Agent Orange Exposure Claims
Military service members who served in Vietnam between January 9, 1962, and May 7, 1975, may qualify for VA disability benefits due to Agent Orange exposure. The use of this toxic blend of tactical herbicides has been linked to a wide range of cancers and severe illnesses. Contact Rutter Mills veterans disability lawyers for a free consultation to inquire how you can apply to have your medical expenses and lost wages fully covered.
Agent Orange Disability Eligibility Requirements
Agent Orange use is most commonly associated with Vietnam, but exposure may have occurred at a number of different testing or storage facilities around the world, including:
- Thailand Military Bases (February 28, 1961 – May 7, 1975)
- Vietnam (January 9, 1962 – May 7, 1975)
- Korean Demilitarized Zone (September 1, 1967 – August 31, 1971)
- Cambodia and waterways/coasts within 12 nautical miles of Vietnam (January 9, 1962 – May 7, 1975)
The Agent Orange Act of 1991 specifies veterans do not need to prove exposure in order to receive an Agent Orange Registry health exam, health care cost reimbursement, advanced treatment at the VA’s War Related Illness and Injury Study Center, and disability compensation. Instead, they must demonstrate:
- Proof of active duty military status in one of the locations during one of the stated time periods.
- A medical record showing the illness or presumptive disease is believed to be connected with Agent Orange.
- For some illnesses, the date of discovery must be within a reasonable range of time from the end of service.
- These same illnesses must render the afflicted at least 10% disabled.
Veterans who are having trouble getting copies of these records can contact Agent Orange lawyers for personal assistance in preparing their documentation and legal advocacy to overcome potential denials.
Diseases Related to Agent Orange Exposure
Cancers believed to be triggered by Agent Orange include:
- Chronic B-cell leukemia (including hairy-cell leukemia and chronic lymphocytic leukemia)
- Hodgkin’s disease
- Multiple myeloma
- Non-Hodgkin’s lymphoma
- Prostate cancer
- Respiratory cancers (of the bronchus, larynx, lung, and trachea), and
- Soft tissue sarcomas (other than osteosarcoma, chondrosarcoma, Kaposi’s sarcoma, mesothelioma).
Illnesses associated with Agent Orange exposure include:
- AL amyloidosis
- Chloracne and other acneiform diseases (*appears within one year)
- Diabetes mellitus type 2
- Ischemic heart disease
- Parkinson’s disease
- Peripheral neuropathy, early-onset (*appears within 12 months and cured within two years)
- Porphyria cutanea tarda (*appears within one year)
New diseases are continually added to the VA’s list. Veterans suffering from an unlisted illness may still file a claim for compensation after exposure to Agent Orange. In these cases, veterans should be prepared to submit published medical research indicating a potential association.
Filing a claim sooner rather than later is important to preserve an early effective date for benefits and receive a larger lump sum payment.
It is not uncommon for veterans to receive a denial on their first attempt to file a claim. Working with VA disability lawyers ensures a fair chance of recovering due compensation.
Dependents Can Receive Agent Orange Benefits
Agent Orange not only affects those who come directly in contact with the herbicide – but their children, too. Monthly monetary allowances, health care benefits, and up to 24 months of vocational training are available for children of veterans serving in Vietnam or Korea who suffer from spina bifida or another type of mental and/or physical birth defect.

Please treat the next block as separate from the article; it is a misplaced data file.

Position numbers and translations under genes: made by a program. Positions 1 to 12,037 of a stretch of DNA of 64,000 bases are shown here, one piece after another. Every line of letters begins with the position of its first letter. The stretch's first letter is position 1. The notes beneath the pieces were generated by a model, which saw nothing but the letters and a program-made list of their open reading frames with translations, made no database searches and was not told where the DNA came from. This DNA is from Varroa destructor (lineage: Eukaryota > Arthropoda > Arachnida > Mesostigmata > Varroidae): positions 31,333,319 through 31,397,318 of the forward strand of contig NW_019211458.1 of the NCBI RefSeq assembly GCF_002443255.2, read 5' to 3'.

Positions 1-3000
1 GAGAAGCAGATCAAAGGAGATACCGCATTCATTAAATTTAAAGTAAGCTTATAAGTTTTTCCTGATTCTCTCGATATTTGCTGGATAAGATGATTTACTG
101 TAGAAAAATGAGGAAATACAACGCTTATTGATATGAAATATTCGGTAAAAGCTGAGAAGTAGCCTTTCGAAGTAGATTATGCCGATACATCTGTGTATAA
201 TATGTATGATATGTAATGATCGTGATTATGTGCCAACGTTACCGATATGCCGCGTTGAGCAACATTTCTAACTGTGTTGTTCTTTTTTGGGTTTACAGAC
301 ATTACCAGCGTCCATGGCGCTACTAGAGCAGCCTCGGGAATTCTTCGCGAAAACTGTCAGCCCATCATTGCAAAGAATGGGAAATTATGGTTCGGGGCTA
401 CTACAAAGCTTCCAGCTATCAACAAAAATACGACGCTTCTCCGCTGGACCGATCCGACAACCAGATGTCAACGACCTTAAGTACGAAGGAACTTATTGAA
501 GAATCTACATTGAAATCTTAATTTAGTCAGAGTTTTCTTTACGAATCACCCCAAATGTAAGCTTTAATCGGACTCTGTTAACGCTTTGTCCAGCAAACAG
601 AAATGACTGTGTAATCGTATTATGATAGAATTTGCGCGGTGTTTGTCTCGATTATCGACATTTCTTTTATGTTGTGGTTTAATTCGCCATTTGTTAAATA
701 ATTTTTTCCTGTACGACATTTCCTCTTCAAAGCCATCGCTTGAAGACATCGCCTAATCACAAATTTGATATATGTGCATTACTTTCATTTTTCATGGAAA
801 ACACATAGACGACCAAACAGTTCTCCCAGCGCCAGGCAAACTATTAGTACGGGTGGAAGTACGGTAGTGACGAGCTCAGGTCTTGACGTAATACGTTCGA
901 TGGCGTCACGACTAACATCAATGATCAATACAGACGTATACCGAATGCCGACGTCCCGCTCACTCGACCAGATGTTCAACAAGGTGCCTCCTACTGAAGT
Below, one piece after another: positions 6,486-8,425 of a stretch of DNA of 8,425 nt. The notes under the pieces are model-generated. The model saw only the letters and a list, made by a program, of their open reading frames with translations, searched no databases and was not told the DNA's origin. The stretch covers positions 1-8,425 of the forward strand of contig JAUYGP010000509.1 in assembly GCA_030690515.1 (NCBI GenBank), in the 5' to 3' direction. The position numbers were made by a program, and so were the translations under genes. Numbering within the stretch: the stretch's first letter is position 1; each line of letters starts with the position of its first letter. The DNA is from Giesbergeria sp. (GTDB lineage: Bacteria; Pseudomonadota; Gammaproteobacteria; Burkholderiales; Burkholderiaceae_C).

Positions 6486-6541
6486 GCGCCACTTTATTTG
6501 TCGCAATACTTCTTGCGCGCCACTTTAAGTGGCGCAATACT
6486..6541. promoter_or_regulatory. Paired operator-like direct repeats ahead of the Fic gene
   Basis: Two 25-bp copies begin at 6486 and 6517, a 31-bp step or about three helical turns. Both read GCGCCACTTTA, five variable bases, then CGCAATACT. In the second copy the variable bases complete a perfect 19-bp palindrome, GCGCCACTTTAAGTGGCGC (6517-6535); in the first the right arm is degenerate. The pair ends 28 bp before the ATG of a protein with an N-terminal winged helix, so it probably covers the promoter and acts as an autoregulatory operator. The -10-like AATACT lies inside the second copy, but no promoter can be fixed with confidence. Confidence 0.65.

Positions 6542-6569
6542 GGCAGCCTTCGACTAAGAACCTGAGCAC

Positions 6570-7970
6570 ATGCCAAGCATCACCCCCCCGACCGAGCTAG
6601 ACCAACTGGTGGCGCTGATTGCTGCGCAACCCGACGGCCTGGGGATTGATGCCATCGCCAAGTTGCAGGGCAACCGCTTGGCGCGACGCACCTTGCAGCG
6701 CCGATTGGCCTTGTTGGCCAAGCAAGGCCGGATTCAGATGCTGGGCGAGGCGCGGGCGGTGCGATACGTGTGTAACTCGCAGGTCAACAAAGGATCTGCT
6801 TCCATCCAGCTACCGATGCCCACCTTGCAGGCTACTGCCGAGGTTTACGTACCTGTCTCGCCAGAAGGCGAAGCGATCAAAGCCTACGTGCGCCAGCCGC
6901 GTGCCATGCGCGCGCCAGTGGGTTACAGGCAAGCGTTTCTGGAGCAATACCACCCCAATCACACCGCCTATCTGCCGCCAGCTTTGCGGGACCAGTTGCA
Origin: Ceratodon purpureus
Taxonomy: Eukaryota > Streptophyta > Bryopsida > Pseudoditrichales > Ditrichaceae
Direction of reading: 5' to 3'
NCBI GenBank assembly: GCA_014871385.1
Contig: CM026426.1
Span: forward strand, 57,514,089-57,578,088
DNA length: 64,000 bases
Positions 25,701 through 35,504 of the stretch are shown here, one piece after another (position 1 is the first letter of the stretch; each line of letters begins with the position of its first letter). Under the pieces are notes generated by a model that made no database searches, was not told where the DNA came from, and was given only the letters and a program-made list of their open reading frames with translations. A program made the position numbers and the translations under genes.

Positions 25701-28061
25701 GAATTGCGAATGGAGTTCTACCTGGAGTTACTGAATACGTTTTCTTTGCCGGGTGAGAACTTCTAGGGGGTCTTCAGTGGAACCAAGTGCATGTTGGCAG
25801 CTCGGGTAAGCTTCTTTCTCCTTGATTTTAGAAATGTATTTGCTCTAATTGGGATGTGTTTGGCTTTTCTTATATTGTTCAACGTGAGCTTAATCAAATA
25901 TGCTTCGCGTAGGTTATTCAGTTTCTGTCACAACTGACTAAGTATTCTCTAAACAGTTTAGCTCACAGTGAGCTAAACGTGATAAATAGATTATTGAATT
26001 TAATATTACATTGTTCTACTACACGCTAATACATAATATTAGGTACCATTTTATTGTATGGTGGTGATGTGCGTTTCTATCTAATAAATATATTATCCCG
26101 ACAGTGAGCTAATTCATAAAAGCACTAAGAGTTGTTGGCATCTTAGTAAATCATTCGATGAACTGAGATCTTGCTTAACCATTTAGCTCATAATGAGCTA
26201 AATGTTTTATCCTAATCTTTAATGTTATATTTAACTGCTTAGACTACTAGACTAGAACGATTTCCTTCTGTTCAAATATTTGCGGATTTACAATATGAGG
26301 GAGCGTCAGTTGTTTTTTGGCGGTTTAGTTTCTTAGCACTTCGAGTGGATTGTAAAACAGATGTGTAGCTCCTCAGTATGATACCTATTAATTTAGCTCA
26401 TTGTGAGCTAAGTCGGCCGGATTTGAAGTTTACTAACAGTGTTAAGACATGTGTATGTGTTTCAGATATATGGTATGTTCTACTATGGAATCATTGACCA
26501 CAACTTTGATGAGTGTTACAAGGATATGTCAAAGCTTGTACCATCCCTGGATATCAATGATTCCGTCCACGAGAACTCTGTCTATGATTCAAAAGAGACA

In 2020, monthly compensation for spina bifida was $336 (Level 1), $1,147 (Level II), or $1,953 (Level III). Monthly payments for other birth defects range from $156 (Level 1) to $336 (Level 2), to $1,147 (Level III), to $1,953 (Level IV).
How to Apply for VA Benefits for Agent Orange Exposure
Affected individuals may apply for VA disability benefits:
- Directly through the VA.gov website,
- Over the phone with a VA representative,
- Or in-person at a regional VA office.
Though the side effects and injuries caused by Agent Orange are well-established, the claim filing process is not always straightforward, easy, or fast.
In 2016, The Virginian-Pilot told the story of honorable veteran Joseph Pires, who served two years on the USS Bennington before receiving a diagnosis of ischemic heart disease and prostate cancer. It took years for him to get his ship added to the VA’s list of vessels that sailed the waters of Vietnam during the eligibility period. His claim took more than nine months to resolve even after supplying proof.
“They put everything on your shoulders,” the 68-year-old told reporters.
Denied? Our Agent Orange Lawyers Can Help!
Since 1959, Rutter Mills has assisted with denied VA benefits claims. In fact, some of our attorneys are former military personnel who are passionate about helping their brothers and sisters in the service.
Most recently, we fought for the rights of combat veterans who lost their hearing due to defective 3M earplugs. Rutter Mills VA disability lawyers can help veterans obtain eligibility, complete their applications, gather supporting documentation, and make a strong claim backed with respected medical testimony from our network of doctors.
Consultations are always free and legal help is provided on a contingency basis.
When you’ve been injured, you’ve got a lot at stake - but so does the insurance company. Walking into the court room with a serious lawyer makes all the difference. Watch our video to learn more about Rutter Mills. Your lawyer matters.
“Getting my clients the money they need to pay their bills, keep their homes, and feed their families is incredibly rewarding. The men and women who served in our armed forces fought for our freedom. It’s my honor to fight on their behalf for the benefits they deserve. ” – Attorney Rob Gillikin